23 November 2005 – Case of the Week #28
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We thank Dr. R. F. Chinoy, Tata Memorial Hospital, Parel, Mumbai (India) for contributing this case. We invite you to contribute a Case of the Week by sending an email to [email protected] with microscopic images (any size, we will shrink if necessary) in JPG or GIF format, a short clinical history, your diagnosis and any other images (gross, immunostains, EM, etc.) that you have and that may be helpful or interesting. We will write the discussion (unless you want to), list you as the contributor, and send you a check for $35 (US) for your time after we send out the case. Please only send cases with a definitive diagnosis.
Case of the Week #28
An elderly man had a central neck mass which was hard and fixed, and moved with swallowing. He initially had a fine needle aspirate of the mass (figure 1, figure 2, figure 3). This was followed by excision of the neck mass with the thyroid gland (histology images are below).
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Adenoid cystic carcinoma of the larynx, infiltrating into the thyroid gland, and simulating a thyroid mass
This case illustrates an unusual pitfall in aspiration cytology of the thyroid gland - the presence of an adenoid cystic carcinoma of the larynx or trachea that extends to the thyroid (Am J Clin Path 2004;121:551, Diagn Cytopathol 2004;30:115). Typically, aspiration cytology of adenoid cystic carcinoma reveals a cellular specimen, with small uniform cells containing scant cytoplasm and dark but bland nuclei. The cells are either arranged around or associated with acellular balls of homogeneous basement membrane material. Histologic diagnosis, as in this case (from the resection), is usually not difficult (figure 4, figure 5, figure 6).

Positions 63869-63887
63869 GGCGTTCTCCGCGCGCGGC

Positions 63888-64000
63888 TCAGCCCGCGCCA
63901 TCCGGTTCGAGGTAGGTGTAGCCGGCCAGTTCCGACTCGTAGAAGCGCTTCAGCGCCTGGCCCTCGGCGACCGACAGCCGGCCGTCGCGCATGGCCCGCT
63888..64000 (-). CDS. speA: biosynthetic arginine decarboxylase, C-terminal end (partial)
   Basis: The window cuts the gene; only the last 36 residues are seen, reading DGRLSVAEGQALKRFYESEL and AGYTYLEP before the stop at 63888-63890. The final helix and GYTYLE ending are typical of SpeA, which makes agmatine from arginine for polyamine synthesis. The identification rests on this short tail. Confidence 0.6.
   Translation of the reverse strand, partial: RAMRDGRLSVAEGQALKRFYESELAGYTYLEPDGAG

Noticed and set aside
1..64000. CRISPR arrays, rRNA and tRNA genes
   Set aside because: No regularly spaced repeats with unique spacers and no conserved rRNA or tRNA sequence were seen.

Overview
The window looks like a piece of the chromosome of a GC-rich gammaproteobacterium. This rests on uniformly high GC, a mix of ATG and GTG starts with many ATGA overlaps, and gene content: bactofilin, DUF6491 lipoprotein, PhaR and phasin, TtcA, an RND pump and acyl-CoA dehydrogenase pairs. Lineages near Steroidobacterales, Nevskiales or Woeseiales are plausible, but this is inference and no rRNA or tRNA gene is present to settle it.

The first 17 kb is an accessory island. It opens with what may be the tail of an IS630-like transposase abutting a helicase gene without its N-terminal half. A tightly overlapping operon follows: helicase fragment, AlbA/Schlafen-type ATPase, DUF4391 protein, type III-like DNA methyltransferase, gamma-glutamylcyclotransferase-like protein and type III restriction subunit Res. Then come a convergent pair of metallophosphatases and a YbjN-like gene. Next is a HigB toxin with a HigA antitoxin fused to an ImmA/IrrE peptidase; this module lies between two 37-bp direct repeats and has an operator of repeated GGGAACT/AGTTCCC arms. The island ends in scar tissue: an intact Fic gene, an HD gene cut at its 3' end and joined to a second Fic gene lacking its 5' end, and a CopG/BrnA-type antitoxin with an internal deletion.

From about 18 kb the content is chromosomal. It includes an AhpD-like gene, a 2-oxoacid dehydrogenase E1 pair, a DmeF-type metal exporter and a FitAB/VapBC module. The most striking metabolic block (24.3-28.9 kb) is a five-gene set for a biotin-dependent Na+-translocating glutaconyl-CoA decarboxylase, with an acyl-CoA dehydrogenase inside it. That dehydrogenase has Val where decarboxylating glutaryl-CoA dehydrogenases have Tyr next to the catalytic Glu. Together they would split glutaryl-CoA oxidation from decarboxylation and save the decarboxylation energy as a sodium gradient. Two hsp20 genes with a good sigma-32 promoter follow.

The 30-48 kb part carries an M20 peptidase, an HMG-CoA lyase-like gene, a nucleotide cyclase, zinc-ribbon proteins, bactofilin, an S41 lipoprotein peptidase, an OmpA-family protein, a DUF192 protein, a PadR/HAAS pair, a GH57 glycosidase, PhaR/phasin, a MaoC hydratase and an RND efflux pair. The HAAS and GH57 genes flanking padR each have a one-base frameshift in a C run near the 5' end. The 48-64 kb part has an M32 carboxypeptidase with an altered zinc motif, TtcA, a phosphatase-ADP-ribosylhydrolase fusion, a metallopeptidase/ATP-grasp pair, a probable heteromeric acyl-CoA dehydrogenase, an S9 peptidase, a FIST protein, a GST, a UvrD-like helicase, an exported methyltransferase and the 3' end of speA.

Adenoid cystic carcinoma is the most common minor salivary gland neoplasm of the larynx, although its incidence is still low (< 0.25% of laryngeal carcinomas), probably due to the sparse distribution of accessory salivary glands in this area. It typically arises in the submucosal, seromucinous glands of the supra- or subglottic regions of the larynx, and exhibits extensive perineurial invasion. The clinical course is typically long, but ultimately survival is poor with most cases reportedly being fatal.
The high grade or solid subtypes may be associated with coexisting squamous cell carcinoma, which have an extremely aggressive course, and up to 40% mortality within one year.
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